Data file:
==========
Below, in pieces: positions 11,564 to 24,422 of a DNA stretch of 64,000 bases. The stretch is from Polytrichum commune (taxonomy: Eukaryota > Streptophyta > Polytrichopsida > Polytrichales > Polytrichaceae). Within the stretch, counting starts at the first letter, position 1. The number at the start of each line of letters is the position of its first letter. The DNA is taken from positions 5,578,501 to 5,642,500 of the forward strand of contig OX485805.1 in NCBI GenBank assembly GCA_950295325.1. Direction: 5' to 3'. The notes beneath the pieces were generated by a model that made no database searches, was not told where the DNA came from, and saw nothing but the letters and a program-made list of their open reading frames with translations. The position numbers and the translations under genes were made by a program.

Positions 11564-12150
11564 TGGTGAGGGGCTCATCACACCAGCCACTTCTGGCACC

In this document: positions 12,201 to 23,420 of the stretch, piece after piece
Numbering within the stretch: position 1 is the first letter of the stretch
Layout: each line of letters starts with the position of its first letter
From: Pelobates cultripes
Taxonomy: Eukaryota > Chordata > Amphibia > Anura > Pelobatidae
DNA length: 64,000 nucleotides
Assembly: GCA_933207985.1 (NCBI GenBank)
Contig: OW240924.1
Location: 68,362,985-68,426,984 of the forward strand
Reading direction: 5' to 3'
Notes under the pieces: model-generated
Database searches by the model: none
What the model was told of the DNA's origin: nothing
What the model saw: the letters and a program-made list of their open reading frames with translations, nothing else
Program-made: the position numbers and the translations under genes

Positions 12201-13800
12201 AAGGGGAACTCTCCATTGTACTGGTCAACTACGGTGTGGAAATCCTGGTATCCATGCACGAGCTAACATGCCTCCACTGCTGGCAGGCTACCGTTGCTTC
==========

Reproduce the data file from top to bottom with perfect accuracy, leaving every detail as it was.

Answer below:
Below, in pieces: positions 11,564 to 24,422 of a DNA stretch of 64,000 bases. The stretch is from Polytrichum commune (taxonomy: Eukaryota > Streptophyta > Polytrichopsida > Polytrichales > Polytrichaceae). Within the stretch, counting starts at the first letter, position 1. The number at the start of each line of letters is the position of its first letter. The DNA is taken from positions 5,578,501 to 5,642,500 of the forward strand of contig OX485805.1 in NCBI GenBank assembly GCA_950295325.1. Direction: 5' to 3'. The notes beneath the pieces were generated by a model that made no database searches, was not told where the DNA came from, and saw nothing but the letters and a program-made list of their open reading frames with translations. The position numbers and the translations under genes were made by a program.

Positions 11564-12150
11564 TGGTGAGGGGCTCATCACACCAGCCACTTCTGGCACC

In this document: positions 12,201 to 23,420 of the stretch, piece after piece
Numbering within the stretch: position 1 is the first letter of the stretch
Layout: each line of letters starts with the position of its first letter
From: Pelobates cultripes
Taxonomy: Eukaryota > Chordata > Amphibia > Anura > Pelobatidae
DNA length: 64,000 nucleotides
Assembly: GCA_933207985.1 (NCBI GenBank)
Contig: OW240924.1
Location: 68,362,985-68,426,984 of the forward strand
Reading direction: 5' to 3'
Notes under the pieces: model-generated
Database searches by the model: none
What the model was told of the DNA's origin: nothing
What the model saw: the letters and a program-made list of their open reading frames with translations, nothing else
Program-made: the position numbers and the translations under genes

Positions 12201-13800
12201 AAGGGGAACTCTCCATTGTACTGGTCAACTACGGTGTGGAAATCCTGGTATCCATGCACGAGCTAACATGCCTCCACTGCTGGCAGGCTACCGTTGCTTC